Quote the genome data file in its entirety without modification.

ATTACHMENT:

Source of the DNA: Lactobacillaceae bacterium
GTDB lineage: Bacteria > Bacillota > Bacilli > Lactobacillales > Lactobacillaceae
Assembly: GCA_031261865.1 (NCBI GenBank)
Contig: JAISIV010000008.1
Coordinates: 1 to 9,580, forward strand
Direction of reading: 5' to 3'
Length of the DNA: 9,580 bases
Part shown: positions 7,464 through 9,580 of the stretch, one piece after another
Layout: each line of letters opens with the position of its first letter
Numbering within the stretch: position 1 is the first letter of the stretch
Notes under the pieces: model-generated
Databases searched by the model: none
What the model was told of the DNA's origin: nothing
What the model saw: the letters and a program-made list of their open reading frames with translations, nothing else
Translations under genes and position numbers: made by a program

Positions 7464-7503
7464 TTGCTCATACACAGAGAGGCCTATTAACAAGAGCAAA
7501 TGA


Source of the DNA: Lactobacillaceae bacterium
GTDB lineage: Bacteria > Bacillota > Bacilli > Lactobacillales > Lactobacillaceae
Assembly: GCA_031261865.1 (NCBI GenBank)
Contig: JAISIV010000008.1
Coordinates: 1 to 9,580, forward strand
Direction of reading: 5' to 3'
Length of the DNA: 9,580 bases
Part shown: positions 7,464 through 9,580 of the stretch, one piece after another
Layout: each line of letters opens with the position of its first letter
Numbering within the stretch: position 1 is the first letter of the stretch
Notes under the pieces: model-generated
Databases searched by the model: none
What the model was told of the DNA's origin: nothing
What the model saw: the letters and a program-made list of their open reading frames with translations, nothing else
Translations under genes and position numbers: made by a program

Positions 7464-7503
7464 TTGCTCATACACAGAGAGGCCTATTAACAAGAGCAAA
7501 TGA